Watching this, I couldn't help but be reminded of the pioneering research carried out by French neurologist Guillaume Duchenne in mid-19th Century. Duchenne was interested (among other things) in the underlying physical mechanisms responsible for facial expressions. To this end, he recruited a patient with facial paralysis (pictured below with Duchenne on the right). By applying electrical stimulation to different locations on the face, he could activate a variety of muscle groups, leading to the production of some rather grotesque facial expressions.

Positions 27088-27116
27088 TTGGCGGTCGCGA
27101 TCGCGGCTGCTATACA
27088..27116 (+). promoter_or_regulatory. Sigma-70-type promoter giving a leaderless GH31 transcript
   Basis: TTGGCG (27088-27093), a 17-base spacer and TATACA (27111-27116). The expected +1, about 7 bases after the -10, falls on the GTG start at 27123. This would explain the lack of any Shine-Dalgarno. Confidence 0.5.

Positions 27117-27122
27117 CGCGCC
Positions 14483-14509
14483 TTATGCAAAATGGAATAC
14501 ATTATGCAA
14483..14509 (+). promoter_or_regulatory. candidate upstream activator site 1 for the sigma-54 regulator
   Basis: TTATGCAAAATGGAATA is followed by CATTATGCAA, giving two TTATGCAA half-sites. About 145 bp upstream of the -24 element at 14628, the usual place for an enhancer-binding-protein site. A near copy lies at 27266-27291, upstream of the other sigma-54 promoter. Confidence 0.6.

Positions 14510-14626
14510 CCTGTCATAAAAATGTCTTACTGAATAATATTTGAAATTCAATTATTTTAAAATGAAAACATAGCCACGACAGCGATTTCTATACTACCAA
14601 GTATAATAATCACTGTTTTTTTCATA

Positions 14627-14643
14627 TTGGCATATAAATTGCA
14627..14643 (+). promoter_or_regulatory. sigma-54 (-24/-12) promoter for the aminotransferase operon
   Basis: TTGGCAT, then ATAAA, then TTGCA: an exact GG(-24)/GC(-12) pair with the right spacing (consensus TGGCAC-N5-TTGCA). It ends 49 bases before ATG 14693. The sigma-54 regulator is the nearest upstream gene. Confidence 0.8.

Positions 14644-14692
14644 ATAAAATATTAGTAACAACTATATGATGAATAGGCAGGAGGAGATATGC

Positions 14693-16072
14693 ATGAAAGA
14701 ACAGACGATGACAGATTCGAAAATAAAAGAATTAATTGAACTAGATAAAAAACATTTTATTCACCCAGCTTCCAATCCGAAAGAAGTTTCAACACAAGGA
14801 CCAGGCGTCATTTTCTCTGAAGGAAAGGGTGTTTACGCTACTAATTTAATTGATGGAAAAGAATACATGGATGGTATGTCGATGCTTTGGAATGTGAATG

Most notably, Duchenne is responsible for recognizing that a true smile recruits not just muscle groups in the mouth, but also those around the eyes. This is the most sure-fire way to discriminate a false smile from a true one: someone producing a fake smile doesn't show wrinkling around the eyes. Thanks to Duchenne's research, genuine smiles are sometimes referred to as "Duchenne smiles."
Parent, A. (2005). Vignettes in neurology: Duchenne de Boulogne (1806-1875). Parkinsonism and Related Disorders, 11, 411-412.